If you want to deploy an application to users or computers in your network, you should take the following steps:

  1. Stage the application. Create a share on a server and copy the .msi file to the share. The share should be available using a UNC path.

  2. Decide if you want to deploy it to computers or users. This can vary depending on how many licenses you've purchased for the application and how the users use applications in your network.

  3. If it will be deployed to users, decide whether you want to assign it or publish it. If it will be deployed to computers, it can only be assigned.

  4. Create a GPO and link it to a site, domain, or OU based on the desired scope of the GPO.

  5. Browse to the Software Installation node. Right-click the node, select New => Package, and point to the package using the UNC path.

  6. Select Assigned or Published.

4. AppLocker

AppLocker can be used to specify which users or groups can run particular applications. AppLocker uses rules that specifically allow or deny applications from running. It is intended to be an improvement over Software Restriction policies available before Windows 7 and Server 2008 R2.

You can access the AppLocker Group Policy settings in the Computer Configuration => Policies => Windows Settings => Security Settings => Application Control Polices node.

Figure 5 shows the AppLocker node in Group Policy. When you first configure a rule, you'll be prompted to create rules. These default rules are intended to ensure that normal operation of the system isn't negatively impacted by the rule. In the figure, the default rules are on the top and labeled Allow, and the one rule on the bottom labeled Deny is the rule created specifically to deny a script for users in the scope of the GPO.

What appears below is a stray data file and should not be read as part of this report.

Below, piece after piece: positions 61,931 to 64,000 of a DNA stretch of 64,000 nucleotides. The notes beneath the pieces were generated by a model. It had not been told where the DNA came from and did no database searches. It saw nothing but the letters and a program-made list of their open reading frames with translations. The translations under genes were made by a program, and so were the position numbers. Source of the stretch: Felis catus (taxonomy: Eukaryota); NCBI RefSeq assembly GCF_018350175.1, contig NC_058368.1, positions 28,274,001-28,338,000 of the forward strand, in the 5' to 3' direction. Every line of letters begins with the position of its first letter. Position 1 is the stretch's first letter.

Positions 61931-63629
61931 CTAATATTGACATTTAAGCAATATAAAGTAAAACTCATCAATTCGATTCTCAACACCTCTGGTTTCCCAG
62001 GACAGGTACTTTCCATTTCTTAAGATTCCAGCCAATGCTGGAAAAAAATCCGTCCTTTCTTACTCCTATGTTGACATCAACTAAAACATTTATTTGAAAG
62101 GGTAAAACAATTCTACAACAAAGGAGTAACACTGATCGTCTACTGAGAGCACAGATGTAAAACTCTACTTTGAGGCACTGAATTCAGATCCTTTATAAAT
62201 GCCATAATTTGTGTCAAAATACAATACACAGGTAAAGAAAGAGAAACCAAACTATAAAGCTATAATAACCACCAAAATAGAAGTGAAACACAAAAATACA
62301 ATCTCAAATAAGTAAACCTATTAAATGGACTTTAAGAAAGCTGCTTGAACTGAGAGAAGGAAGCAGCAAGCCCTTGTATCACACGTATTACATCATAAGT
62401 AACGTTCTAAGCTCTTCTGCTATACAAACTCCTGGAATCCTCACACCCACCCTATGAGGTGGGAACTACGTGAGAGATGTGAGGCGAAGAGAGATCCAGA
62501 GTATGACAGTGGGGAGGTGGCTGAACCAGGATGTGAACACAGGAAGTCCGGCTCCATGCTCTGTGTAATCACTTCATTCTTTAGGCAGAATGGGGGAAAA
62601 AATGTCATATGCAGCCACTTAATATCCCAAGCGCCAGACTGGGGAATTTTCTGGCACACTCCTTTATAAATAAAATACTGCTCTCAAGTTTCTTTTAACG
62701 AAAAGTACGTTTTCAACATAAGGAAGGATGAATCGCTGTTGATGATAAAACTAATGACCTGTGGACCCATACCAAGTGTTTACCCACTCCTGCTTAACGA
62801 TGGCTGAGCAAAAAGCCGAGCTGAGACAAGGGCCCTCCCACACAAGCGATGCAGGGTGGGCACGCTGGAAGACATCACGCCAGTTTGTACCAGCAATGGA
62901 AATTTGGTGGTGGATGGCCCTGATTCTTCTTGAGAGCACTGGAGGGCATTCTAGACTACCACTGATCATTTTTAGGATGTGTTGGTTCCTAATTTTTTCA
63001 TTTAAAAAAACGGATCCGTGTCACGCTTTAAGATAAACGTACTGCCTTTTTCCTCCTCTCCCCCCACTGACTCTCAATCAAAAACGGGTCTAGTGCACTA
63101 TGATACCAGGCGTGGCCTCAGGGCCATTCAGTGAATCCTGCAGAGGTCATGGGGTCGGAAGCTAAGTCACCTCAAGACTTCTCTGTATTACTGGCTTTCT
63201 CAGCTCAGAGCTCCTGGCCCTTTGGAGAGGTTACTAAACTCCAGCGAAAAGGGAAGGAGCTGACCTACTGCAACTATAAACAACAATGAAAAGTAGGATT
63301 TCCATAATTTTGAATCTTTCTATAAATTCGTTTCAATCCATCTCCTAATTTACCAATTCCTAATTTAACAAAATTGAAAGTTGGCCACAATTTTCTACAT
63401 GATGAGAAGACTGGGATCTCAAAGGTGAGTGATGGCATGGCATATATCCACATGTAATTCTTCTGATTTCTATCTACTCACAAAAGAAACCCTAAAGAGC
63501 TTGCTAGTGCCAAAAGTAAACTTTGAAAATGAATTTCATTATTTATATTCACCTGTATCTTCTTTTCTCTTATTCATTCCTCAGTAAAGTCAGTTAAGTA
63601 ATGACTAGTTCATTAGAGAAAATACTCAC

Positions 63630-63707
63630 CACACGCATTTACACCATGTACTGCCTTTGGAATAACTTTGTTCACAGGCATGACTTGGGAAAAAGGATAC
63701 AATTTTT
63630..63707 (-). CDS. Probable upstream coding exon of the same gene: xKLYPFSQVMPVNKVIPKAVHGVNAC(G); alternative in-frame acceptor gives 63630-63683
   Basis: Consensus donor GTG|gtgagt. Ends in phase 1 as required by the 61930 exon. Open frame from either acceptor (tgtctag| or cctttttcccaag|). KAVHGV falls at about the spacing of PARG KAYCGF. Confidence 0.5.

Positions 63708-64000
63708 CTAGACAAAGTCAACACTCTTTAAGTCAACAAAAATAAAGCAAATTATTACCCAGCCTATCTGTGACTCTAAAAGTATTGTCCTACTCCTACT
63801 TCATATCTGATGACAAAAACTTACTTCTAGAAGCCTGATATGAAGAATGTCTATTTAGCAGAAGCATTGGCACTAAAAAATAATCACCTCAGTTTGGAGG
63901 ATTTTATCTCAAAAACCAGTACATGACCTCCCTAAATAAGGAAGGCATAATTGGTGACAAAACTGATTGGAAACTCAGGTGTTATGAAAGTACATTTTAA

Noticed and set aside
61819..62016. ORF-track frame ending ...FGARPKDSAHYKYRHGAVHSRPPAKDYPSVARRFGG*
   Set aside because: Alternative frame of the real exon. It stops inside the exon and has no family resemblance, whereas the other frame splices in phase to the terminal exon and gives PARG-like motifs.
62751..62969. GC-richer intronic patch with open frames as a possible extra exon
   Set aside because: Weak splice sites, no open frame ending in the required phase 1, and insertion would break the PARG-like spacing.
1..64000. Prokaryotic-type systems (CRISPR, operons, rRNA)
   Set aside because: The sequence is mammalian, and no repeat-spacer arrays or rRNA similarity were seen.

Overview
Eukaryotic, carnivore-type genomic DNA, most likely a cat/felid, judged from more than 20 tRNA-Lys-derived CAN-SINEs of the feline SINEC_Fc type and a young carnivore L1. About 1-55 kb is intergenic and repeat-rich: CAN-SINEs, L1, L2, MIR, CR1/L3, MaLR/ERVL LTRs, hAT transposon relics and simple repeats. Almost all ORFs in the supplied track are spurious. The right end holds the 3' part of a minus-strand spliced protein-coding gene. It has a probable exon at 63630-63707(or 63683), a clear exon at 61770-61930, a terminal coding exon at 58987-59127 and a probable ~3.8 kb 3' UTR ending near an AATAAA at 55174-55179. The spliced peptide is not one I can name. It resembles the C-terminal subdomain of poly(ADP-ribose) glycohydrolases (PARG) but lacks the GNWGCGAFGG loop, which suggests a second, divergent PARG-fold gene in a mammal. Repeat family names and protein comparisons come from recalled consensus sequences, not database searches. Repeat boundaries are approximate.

Figure 5. AppLocker script rules

Three types of rules can be implemented:

  • Executable Rules include files with the .exe and .com extensions.

  • Windows Installer Rules include files with the .msi and .msp extensions.

Script Rules include files with the .ps1, .bat, .cmd, .vbs, and .js extensions.

It's also possible to configure DLL rules to restrict execution of .dll and .ocx files. However, using DLL rules will impact the performance of the system because each DLL that is accessed must be checked to see if it is allowed.


Two of the significant improvements of AppLocker over Software Restriction policies are as follows:


Per User and Per Group rules

These are Software Restriction policies applied to all users within the scope of the GPO. AppLocker allows you to specify which users or groups should be granted or denied access.


Audit-only mode

This is new and allows you to test the rules before they're deployed. The rules aren't enforced, but activity is logged.

Other -----------------
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- Group Policy and the GPMC (part 1) - Enabling a GPO Setting & Applying Multiple GPOs
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- Managing Windows 7 in a Domain : Understanding User Profiles (part 2)
- Managing Windows 7 in a Domain : Understanding User Profiles (part 1) - Standard Profiles & Roaming Profiles
- Managing Windows 7 in a Domain : Identifying and Resolving Logon Issues